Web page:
Avi Sperber/Sculpting for Love
The series of new art works by Avi Sperber on the topic of love, which are on display for the first time at the Jerusalem Theater, is dedicated to his late wife Leah, who passed away before her time. The sculptures display poetry that crosses boundaries, romantic talent and professional skill worthy of admiration, combining the massive power of stone with the dramatic and touching carving by an artist’s hand.
According to Karl Jaspers, whom Sperber quotes in the essay he wrote for the opening of the exhibition, “Love cannot be grasped because it is an unfounded, assumed reality of the absolute consciousness.” This definition explains the artist’s decision to dedicate this artistic project to describing the day-to-day feelings that accompany his life and the experiences of memory in which he lives.
The result is a touching series of works that capture the viewers’ eye, inviting them to contemplate and even touch and feel the physical, but also the spiritual, power of the works. Each sculpture represents a feeling, a symbol and an idea that symbolizes a unit in the couple’s marriage, which lasted for fifty years. The allegorical sculptures, which represent a labor of love for the artist and dedication to his goal, are a kind of translation of the personal, intimate sights taken from the innermost parts of Avi Sperber’s spirit and brought out into the world.
The legendary sculpture garden at the Israel Museum in Jerusalem, which contains the famous “Ahava” (Love) sculpture by Roberg Indiana and “Vertebrae” by Henry Moore. There is a certain symbolism in the new “addition” that Avi Sperber has brought to Jerusalem on the topics of love and vertebrae. A series of couples, worked in stone, embracing one another, powerful and massive circles of energy that commemorate an endless love: these are the sculptures entitled “The Romantic Utopia,” “Two Who Are One,” and “Constrained Connection.” The deep link and true and candid inner connection between the couple is symbolized by these sculptures, and illustrates them in the clearest possible way.
Other sculptures by Sperber bring us to the sensitive boundary of the language of the body and the personal, unmediated touch that he has given to each sculpture over the years. Avi Sperber’s work is typified by the connection between a precise choice in the kind of stone and the artificial materials that are connected to it, and the physical chiseling that he does by hand imbues them with strong energetic powers. He chooses well-known mythical symbols such as an eaten apple placed beside a shell, and creates images of organic plants, flowers, and petals that open to the world and presented, with their open hearts, to the world. In each of his sculptures, which link to the relationship between male and female, between himself and his masculinity and his wife and her feminity — in all of these, he uses sculptural motifs that are romantic, erotic, and poetic, and holds a silent dialogue with the flower works of Robert Mapplethorpe and Georgia O’Keeffe.
The endless love that is sculpted by Avi Sperber and that illustrates the memory that exists within him is given meaning in a work in the form of the number eight, which symbolizes perpetual motion. It calls to mind the braid of his wife Leah, and the etchings, in the form of human scratches that characterize the work, only intensify the sense of truth and yearning. The images of the narcissus, which is presented in “Narcissus,” such a feminine, vagina-like, and erotic work, and of a cracked human being, whose heart is cracked down the middle with light constantly shining through it, are the high point of the exhibition. These are joined by the impressive work entitled “You Took Me By Storm,” inspired by Alterman, which leaves the exhibition’s mark on the viewers.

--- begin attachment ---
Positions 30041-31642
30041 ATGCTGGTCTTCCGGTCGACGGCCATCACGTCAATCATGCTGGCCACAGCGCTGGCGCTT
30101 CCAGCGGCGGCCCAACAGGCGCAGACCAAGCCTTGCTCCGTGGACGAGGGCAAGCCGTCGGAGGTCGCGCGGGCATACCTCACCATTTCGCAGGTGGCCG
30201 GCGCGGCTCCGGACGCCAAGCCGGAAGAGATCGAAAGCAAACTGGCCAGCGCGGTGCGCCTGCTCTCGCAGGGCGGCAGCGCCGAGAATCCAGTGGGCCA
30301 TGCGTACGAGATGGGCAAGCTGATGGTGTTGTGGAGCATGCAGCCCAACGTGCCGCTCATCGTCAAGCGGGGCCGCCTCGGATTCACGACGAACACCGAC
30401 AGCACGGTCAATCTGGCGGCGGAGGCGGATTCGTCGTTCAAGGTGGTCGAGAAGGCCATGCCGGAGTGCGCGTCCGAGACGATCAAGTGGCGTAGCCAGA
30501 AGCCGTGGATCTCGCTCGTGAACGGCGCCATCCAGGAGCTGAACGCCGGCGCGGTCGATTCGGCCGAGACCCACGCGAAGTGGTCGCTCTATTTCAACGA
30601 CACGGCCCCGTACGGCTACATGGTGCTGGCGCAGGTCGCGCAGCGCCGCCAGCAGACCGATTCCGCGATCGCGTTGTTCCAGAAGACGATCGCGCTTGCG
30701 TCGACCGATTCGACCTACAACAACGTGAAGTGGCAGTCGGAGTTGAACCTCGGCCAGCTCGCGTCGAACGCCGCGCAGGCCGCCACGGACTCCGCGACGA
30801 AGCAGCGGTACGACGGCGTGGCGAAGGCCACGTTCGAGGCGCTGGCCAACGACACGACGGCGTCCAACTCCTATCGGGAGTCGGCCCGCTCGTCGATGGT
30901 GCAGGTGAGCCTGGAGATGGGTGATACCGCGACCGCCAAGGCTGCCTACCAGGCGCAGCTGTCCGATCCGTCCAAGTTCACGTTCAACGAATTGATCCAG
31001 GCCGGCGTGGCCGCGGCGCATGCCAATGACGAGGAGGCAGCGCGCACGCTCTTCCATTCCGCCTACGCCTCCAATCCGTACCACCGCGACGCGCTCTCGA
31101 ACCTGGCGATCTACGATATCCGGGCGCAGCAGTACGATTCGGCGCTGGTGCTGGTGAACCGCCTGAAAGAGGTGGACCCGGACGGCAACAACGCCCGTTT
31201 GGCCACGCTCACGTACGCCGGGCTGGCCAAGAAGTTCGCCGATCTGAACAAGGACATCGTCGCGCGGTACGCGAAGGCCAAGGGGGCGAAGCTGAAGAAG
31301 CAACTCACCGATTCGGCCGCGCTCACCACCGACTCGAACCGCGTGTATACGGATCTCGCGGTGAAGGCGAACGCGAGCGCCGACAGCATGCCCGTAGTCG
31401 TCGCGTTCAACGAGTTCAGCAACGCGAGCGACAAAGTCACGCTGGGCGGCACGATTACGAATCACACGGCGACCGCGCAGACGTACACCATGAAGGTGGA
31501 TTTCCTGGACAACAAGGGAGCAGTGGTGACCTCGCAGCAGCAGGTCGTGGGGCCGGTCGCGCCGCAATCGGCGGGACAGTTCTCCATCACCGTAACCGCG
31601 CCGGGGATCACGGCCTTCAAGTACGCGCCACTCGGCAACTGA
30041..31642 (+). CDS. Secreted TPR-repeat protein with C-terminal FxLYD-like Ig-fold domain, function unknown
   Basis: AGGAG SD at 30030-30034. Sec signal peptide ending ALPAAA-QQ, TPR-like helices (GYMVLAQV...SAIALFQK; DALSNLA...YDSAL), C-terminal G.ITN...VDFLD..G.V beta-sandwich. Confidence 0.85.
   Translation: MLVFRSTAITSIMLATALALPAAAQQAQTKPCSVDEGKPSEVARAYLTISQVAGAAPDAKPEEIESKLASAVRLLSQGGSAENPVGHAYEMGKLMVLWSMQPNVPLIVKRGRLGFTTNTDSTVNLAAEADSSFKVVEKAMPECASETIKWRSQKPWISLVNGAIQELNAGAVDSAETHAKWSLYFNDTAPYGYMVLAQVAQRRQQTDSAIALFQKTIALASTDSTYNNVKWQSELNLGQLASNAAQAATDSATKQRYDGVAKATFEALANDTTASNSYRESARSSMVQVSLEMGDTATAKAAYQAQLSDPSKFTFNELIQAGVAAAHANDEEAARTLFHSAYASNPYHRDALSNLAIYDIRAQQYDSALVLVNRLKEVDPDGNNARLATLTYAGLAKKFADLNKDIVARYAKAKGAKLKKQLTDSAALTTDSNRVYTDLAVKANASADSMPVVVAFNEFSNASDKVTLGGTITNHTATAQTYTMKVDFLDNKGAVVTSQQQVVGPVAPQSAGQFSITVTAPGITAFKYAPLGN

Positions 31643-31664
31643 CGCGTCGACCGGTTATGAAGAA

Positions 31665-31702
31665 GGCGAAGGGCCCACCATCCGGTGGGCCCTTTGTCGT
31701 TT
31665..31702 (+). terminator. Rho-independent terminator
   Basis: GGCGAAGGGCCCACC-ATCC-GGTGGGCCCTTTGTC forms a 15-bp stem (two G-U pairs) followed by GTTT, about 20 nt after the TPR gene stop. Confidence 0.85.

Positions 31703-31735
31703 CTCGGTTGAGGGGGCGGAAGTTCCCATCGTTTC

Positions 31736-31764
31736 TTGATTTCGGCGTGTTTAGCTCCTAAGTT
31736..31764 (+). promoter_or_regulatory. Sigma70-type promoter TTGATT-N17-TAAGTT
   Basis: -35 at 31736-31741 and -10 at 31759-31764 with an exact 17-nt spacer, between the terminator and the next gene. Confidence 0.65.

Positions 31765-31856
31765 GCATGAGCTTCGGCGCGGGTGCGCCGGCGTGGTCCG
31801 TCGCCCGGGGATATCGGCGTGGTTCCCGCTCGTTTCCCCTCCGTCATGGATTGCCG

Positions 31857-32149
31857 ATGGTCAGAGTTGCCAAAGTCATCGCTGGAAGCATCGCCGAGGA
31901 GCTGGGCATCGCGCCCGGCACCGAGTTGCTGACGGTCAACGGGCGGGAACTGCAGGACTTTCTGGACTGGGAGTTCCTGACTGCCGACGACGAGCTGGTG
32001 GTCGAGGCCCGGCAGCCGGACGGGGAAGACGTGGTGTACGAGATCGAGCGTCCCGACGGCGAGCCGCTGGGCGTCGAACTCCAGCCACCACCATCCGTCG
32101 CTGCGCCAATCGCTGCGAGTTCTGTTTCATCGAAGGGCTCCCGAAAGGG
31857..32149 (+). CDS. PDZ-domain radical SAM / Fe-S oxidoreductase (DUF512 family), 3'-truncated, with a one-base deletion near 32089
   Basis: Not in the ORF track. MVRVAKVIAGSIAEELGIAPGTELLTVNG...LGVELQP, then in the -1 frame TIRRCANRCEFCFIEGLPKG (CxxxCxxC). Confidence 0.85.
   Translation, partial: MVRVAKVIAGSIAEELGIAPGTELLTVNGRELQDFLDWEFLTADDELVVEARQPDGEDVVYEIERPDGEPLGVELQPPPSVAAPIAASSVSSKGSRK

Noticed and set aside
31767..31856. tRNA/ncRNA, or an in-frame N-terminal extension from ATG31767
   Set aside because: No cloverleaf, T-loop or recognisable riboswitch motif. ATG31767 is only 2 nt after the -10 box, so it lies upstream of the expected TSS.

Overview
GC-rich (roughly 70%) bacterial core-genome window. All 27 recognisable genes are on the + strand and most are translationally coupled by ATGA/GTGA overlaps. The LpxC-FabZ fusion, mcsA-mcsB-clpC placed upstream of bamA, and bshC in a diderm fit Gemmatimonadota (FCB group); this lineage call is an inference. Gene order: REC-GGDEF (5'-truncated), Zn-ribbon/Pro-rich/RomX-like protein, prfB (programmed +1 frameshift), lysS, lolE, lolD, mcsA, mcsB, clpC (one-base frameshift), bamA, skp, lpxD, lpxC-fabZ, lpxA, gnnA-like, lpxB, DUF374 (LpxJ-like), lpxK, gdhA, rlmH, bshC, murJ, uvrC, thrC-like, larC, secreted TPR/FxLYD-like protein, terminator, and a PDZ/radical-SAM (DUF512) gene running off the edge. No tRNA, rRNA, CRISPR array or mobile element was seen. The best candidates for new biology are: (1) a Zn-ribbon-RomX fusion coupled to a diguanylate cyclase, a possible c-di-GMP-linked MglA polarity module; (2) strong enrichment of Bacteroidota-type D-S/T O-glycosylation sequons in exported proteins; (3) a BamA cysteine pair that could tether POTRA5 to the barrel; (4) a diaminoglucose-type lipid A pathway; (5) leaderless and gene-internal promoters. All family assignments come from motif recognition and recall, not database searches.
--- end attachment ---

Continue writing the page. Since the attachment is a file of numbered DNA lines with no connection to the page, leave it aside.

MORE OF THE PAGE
Doron Polak, curator
What Is Love?
What is love? Many people have tried to find the answer to this question, but so far no definite answer has been found.
An article on Wikipedia defines love as a group of emotions and experiences connected with a feeling of strong affection and/or profound identification with some being.
We express love for human beings, animals, plants, ideas, objects. We classify love as romantic love, parental love, self-love, love of humanity, and love of God, among others.
In reality, it is difficult to define love because it is elusive and difficult to grasp. As the philosopher Karl Jaspers wrote: “Love cannot be grasped because it is an unfounded, assumed reality of the absolute consciousness”.
Despite the difficulty in defining love, the subject has piqued the curiosity of philosophers, scientists, psychologists, and sociologists throughout the generations, drawing them to investigate and attempt to find the secret of its essence. The result is countless theories, each of which may contain part of the truth, but it seems that no theory has been found that expresses the essence of love completely and precisely.
Plato, unable to understand the idea of man and woman and the attraction between them, called love “a madness of the gods.”
Scientists found various explanations for biological and chemical aspects of desire and the wish for connection, such as the variety and makeup of the materials that flow throughout our bodies, and mainly in our brains, and their relationship to genes as sources of the urge to procreate, which lies at the basis of love.
Researchers of evolution, such as the anthropologist Helen Fisher, claimed that it was evolution that pushed for a permanent connection between male and female, and that love developed as a tool for choosing a mate.
The behavioral researcher Irenaus Eibl-Eibesfeldt claimed, on the other hand, that the birth of love stemmed from the connection between mothers and children.
Helen Fisher attempted to enumerate the components of love: desire, attraction, communication. But is love the combination of these things? When we analyze them chemically, we come up with words such as pheromones, dopamine, androstenone testosterone, hormones, phenethylamine, which rend neutral the essence of love.